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GOP should follow its rule

For all their crawfishing now about when it’s appropriate in a presidential term to fill a vacancy on the U.S. Supreme Court, no one captures the shamelessness of the Republican majority in the Senate more than South Carolina Sen. Lindsey Graham.

In 2016, shortly after Antonin Scalia died, opening the way for then President Barack Obama to try to fill that seat on the high court with someone less conservative, Graham helped block that from happening.

“I want you to use my words against me,” Graham said at the time. “If there’s a Republican president in 2016 and a vacancy occurs in the last year of the first term, you can say Lindsey Graham said, ‘Let’s let the next president, whoever it might be, make that nomination.’ And you could use my words against me and you’d be absolutely right.”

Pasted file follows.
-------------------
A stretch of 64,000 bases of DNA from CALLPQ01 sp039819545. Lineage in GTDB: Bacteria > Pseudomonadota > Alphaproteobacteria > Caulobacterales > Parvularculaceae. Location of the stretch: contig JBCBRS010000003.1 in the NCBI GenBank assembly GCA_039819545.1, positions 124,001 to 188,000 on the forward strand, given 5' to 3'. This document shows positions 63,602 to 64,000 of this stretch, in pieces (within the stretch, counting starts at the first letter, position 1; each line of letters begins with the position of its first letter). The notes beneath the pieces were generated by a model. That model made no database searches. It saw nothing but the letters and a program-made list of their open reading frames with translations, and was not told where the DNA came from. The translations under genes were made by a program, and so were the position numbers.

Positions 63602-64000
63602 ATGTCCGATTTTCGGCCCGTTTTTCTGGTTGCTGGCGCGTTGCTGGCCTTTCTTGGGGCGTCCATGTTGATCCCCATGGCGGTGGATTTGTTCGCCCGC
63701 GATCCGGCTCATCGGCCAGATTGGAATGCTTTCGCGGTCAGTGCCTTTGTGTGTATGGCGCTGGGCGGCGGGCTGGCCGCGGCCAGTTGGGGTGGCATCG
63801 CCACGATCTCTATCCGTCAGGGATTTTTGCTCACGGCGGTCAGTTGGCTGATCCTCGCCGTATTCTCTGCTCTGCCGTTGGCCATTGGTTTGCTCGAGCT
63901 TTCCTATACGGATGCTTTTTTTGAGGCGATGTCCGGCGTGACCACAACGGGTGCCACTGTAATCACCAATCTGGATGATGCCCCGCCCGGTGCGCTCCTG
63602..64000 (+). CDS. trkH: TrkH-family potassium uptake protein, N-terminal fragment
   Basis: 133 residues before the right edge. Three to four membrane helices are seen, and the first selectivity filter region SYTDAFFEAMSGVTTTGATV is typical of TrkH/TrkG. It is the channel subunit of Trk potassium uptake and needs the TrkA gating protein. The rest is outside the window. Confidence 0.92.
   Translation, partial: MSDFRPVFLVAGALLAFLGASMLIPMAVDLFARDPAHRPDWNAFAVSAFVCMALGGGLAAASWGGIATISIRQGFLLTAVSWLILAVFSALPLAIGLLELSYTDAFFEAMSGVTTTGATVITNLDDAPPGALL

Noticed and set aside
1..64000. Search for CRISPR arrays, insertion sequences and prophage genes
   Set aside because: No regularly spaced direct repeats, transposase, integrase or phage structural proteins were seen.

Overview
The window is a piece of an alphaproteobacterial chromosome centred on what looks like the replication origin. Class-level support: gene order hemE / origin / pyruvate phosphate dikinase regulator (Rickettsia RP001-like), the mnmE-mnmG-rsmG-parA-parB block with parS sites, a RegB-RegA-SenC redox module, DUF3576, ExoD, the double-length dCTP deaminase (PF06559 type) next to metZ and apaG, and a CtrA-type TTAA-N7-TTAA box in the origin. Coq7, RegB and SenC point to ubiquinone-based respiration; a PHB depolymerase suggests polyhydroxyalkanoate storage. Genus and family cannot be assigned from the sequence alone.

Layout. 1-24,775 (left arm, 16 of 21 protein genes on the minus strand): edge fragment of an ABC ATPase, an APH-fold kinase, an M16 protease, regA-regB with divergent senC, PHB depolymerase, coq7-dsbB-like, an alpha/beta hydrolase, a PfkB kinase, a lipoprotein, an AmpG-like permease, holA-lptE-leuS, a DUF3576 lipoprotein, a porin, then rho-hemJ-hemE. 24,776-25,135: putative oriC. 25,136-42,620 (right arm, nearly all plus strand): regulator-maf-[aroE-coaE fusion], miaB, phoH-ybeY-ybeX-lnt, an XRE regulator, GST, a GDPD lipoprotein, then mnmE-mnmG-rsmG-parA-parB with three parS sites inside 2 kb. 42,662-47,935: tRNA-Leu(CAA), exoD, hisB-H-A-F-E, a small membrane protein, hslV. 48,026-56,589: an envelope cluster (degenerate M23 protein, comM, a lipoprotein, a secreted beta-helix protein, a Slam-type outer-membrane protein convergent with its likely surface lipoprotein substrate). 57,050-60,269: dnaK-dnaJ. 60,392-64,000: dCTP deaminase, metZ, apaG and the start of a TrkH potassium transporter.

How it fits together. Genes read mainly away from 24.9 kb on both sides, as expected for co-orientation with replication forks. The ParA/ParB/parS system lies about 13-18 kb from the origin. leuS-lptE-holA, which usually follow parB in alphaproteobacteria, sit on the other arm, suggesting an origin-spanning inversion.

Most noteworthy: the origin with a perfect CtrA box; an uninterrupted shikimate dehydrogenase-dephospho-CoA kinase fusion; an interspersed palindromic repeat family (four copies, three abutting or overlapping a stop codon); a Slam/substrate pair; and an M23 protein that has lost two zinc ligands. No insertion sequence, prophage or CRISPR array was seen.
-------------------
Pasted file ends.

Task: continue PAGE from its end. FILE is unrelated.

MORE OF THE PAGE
More than two years later, with Donald Trump installed in the White House, Graham repeated that sentiment: “If an opening comes in the last year of President Trump’s term, and the primary process has started, we’ll wait till the next election.”

When it became apparent, however, that this scenario might actually play out in Trump’s first term, Graham began to walk back his previous pledges. The chairman of the Senate Judiciary Committee, who would oversee confirmation hearings, now appears to be solidly on board with Majority Leader Mitch McConnell to rush through this year Trump’s choice to replace Ruth Bader Ginsburg.

If Republican senators fail to keep their word, they could open a Pandora’s box in which whoever is in the majority will try even more strenuously to turn the presumably impartial high court into a offshoot of their party.

Maybe it was a bad idea to establish the precedent of a president’s last year being a Supreme Court-free period, but it was one that the GOP leadership created. It should live by that rule in 2020.

Then after the election, no matter who wins, senators in both parties should sit down and work out the rules going forward, including possibly reinstituting the 60-vote threshold for confirmations to the Supreme Court. That would avoid the currently corrosive situation in which slim majorities can run roughshod over the minority party.

* Guest editorial from The Greenwood Commonwealth in Greenwood, Miss.

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